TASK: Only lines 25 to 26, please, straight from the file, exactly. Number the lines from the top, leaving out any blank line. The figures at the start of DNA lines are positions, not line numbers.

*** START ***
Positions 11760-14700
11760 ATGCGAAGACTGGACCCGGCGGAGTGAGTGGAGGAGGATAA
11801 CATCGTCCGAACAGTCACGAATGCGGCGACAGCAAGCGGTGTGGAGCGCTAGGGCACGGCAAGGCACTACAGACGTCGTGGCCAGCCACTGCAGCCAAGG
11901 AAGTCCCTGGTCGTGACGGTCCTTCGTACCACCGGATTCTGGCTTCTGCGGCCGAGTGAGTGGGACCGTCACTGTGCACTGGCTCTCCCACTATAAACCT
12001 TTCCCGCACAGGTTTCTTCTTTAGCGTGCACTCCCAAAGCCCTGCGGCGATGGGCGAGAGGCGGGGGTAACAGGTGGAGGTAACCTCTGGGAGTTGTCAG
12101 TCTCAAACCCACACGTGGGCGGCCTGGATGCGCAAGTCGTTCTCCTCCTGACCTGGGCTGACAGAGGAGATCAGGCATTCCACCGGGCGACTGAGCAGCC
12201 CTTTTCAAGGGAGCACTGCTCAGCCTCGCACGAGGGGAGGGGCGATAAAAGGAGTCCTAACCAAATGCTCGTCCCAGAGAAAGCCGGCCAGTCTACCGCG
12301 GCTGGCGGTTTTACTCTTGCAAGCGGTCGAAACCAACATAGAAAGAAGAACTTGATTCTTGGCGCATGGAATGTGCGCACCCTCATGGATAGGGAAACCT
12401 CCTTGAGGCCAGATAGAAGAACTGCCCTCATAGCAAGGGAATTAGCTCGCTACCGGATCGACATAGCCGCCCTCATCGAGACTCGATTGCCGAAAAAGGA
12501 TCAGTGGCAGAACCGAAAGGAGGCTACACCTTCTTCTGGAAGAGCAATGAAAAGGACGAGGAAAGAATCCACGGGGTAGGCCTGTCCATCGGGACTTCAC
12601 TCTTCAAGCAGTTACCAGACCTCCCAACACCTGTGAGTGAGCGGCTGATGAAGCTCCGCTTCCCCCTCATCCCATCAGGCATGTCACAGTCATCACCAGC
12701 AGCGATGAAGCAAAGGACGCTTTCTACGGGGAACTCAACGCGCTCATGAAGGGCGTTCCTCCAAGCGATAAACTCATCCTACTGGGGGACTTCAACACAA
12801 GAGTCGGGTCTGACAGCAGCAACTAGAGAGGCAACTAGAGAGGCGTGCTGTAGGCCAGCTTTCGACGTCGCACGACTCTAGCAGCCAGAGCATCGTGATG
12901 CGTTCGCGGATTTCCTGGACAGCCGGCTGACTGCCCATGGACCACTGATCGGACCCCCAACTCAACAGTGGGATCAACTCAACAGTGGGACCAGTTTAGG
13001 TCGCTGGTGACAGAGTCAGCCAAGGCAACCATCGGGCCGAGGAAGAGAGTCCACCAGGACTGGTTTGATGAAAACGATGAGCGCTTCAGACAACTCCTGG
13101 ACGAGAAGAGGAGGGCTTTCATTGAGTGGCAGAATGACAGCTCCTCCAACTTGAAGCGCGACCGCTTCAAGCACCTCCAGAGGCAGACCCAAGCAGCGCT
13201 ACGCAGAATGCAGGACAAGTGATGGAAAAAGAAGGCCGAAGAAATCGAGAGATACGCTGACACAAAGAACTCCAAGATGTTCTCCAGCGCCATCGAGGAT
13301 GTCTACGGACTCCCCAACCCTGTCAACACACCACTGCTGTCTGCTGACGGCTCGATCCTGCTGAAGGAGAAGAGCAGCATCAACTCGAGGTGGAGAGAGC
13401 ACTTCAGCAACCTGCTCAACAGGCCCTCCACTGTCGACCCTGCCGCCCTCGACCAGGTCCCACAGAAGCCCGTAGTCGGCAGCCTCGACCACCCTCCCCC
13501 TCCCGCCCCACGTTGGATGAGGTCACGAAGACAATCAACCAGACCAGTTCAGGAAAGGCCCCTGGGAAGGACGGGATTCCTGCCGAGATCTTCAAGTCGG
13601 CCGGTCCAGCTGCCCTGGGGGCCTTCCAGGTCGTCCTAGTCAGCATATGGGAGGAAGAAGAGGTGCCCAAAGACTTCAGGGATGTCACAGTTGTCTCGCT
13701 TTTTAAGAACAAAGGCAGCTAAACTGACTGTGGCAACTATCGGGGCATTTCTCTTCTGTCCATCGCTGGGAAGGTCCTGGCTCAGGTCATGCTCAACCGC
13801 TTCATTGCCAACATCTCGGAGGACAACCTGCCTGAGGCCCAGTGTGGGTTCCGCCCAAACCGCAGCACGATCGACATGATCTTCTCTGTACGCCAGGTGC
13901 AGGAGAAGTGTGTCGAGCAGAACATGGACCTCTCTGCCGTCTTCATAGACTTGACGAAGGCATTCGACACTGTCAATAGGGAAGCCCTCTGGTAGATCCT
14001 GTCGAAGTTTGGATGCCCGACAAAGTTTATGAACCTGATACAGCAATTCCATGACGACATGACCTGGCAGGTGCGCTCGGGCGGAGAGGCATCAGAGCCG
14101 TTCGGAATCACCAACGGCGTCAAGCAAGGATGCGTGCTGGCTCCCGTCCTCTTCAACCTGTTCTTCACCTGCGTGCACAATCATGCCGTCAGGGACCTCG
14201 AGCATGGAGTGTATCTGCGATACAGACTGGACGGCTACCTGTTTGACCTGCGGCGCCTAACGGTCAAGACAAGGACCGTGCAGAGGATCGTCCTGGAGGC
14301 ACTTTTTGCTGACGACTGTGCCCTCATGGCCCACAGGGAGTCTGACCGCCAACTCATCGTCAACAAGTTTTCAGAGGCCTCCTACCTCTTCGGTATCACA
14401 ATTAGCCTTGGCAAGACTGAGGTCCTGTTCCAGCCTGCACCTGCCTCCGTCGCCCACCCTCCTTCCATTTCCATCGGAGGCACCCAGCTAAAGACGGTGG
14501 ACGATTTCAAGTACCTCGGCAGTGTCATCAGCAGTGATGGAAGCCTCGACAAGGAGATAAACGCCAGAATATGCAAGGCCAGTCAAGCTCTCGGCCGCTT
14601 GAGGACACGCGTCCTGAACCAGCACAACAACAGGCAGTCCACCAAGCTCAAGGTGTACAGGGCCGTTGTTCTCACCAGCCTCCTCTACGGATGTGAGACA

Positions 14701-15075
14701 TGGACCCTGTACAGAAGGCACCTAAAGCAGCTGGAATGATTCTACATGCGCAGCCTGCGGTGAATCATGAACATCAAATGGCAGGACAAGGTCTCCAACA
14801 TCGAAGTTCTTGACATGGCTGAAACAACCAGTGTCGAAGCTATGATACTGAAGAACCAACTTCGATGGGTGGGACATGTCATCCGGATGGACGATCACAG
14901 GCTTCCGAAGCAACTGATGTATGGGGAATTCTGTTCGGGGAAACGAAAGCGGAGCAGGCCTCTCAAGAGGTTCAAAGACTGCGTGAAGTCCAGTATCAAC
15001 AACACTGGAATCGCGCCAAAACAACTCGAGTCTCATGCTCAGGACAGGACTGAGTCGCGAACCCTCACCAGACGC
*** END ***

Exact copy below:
14001 GTCGAAGTTTGGATGCCCGACAAAGTTTATGAACCTGATACAGCAATTCCATGACGACATGACCTGGCAGGTGCGCTCGGGCGGAGAGGCATCAGAGCCG
14101 TTCGGAATCACCAACGGCGTCAAGCAAGGATGCGTGCTGGCTCCCGTCCTCTTCAACCTGTTCTTCACCTGCGTGCACAATCATGCCGTCAGGGACCTCG